The sum of the angle formulas yields

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Hi guys, The parametric representation of the points on a circle with radius r . Mathematical Elements For Computer Graphics pg 216 reads: Noting that a circle is completely swept out of range of the parameter @ ( THETA ) from 0 to 2PI, and assuming that a fixed number of uniformly spaced points on the circumference are calculated, then DEL@ ( DELTA THETA ), the parameter increment between points, is a constant. The Cartesian coordinates of any point on an origin circle are then: x^i+1 = r cos( @^i + DEL@ ) y^i+1 = r sin( @^i + DEL@ ) where @^i is the value of the parameter that yields the point at x^i, y^i HERE IS WHERE I GET LOST... Using the sum of the angles formulas yields <-????? x^i+1 = r ( cos@^i cosDEL@ - sin@^i sinDEL@ ) y^i+1 = r ( cos@^i sinDEL@ - cosDEL@ sin@^i ) I don't get why and how this " x^i+1 = r cos( @^i + DEL@ ) " turns to this " x^i+1 = r ( cos@^i cosDEL@ - sin@^i sinDEL@ ) " Thank you in advance, DG

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It took me a while to decipher the equations (representing maths in plain text is such a pain, isn't it [smile]), but I think I get it now!

The missing step is a standard trignomatric expansion for the addition of angles in sines and cosines. The rule goes:

cos(x + y) = cos(x) cos(y) - sin(x) sin(y)

If you let x = theta and y = delta_theta, you get the trig. part of the equation you've got there.

I found a list of these functions (so I was sure I got it right!) at this link. Scroll down to the 'Addition Theorems' to find the relevant one.

Hope that's of some help!

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well, on this site:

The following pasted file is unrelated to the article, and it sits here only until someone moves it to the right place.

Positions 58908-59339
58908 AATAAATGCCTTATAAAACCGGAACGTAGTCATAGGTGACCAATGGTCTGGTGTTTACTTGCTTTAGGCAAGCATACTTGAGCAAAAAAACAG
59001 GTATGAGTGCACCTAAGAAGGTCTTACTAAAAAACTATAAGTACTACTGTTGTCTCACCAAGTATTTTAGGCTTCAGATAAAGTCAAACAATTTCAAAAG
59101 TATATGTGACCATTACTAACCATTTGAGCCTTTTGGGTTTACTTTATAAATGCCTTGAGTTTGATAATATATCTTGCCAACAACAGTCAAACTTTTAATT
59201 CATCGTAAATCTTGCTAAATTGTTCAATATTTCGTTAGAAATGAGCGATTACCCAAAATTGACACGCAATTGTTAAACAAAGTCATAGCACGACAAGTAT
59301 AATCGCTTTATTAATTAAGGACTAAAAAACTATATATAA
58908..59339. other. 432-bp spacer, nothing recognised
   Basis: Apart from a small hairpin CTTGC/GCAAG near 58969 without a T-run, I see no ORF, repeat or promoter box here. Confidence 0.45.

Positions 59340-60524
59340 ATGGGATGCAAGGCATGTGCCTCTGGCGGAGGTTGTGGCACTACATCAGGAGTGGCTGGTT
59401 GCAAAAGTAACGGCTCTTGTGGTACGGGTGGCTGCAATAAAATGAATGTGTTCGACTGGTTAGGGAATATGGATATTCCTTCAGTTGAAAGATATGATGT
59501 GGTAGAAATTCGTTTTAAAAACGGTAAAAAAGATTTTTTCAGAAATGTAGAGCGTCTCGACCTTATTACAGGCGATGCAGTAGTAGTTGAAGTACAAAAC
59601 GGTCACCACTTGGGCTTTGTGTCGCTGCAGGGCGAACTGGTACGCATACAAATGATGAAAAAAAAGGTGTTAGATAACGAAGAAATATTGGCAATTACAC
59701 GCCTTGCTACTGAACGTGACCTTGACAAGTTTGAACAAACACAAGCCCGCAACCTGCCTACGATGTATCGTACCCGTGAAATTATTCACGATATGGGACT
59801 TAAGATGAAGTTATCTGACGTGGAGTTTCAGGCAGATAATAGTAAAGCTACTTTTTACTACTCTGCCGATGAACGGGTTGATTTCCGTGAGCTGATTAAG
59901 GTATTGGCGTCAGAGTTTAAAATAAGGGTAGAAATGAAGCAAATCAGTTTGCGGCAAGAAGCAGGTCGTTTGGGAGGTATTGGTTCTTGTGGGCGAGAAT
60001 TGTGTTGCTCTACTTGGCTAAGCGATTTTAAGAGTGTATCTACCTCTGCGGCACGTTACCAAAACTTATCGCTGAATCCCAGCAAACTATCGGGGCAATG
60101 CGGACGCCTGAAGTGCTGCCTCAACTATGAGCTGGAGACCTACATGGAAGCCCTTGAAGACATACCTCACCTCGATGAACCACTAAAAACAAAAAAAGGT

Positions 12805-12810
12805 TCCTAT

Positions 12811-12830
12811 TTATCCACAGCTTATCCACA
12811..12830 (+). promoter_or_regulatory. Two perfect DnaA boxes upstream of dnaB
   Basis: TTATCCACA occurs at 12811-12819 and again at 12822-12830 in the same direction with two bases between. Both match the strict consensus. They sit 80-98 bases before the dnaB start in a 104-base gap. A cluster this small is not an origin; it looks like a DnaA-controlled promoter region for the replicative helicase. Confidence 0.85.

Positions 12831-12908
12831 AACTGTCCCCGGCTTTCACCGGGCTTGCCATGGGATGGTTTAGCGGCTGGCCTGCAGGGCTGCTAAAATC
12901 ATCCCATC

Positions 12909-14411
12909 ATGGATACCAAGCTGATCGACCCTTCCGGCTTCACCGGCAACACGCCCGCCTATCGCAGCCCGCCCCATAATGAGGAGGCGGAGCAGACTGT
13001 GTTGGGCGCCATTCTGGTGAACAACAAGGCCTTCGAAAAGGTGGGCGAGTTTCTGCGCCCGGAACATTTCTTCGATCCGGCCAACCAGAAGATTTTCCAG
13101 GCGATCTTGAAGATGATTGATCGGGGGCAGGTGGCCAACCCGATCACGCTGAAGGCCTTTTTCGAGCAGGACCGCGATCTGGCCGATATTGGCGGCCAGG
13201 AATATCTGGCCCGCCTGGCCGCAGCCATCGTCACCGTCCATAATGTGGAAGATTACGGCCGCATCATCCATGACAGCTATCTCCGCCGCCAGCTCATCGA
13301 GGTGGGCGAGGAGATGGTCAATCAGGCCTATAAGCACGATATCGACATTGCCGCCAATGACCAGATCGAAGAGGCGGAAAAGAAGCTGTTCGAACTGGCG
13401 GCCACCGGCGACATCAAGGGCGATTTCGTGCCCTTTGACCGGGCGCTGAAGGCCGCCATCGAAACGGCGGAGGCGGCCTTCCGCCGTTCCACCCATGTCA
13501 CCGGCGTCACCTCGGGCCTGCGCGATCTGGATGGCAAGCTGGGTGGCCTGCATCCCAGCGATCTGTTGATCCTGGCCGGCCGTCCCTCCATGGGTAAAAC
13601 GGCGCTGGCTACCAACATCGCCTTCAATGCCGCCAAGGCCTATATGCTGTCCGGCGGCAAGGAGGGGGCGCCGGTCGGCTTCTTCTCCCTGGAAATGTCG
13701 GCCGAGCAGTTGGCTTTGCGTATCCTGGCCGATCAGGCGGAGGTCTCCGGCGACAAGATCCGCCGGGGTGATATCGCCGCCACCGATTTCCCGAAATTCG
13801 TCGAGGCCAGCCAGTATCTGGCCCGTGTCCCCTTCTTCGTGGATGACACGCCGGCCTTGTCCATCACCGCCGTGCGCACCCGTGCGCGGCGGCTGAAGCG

http://www.geocities.com/SiliconValley/2151/math3d.html

it tells about matrix rotations, and the rotations look like this:
Rotatation about the x axis:

x' = x

y' = (cos é * y) - (sin é * z)

z' = (sin é * y) + (cos é * z)

Rotation about the y axis:

x' = (cos é * x) + (sin é * z)

y' = y

z' = -(sin é * x) + (cos é * z)

Rotation about the z axis:

x' = (cos é * x) - (sin é * y)

y' = (sin é * x) + (cos é * y)

z' = z

ignore me if im wrong plz!

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Quote:
 Original post by Trapper ZoidIt took me a while to decipher the equations (representing maths in plain text is such a pain, isn't it [smile]), but I think I get it now!The missing step is a standard trignomatric expansion for the addition of angles in sines and cosines. The rule goes:cos(x + y) = cos(x) cos(y) - sin(x) sin(y)If you let x = theta and y = delta_theta, you get the trig. part of the equation you've got there.I found a list of these functions (so I was sure I got it right!) at this link. Scroll down to the 'Addition Theorems' to find the relevant one.Hope that's of some help!

Thank you Trapper. That answers my question perfectly. I had an inkling it had to do with trig expansion but I wasn't sure.

DanielG

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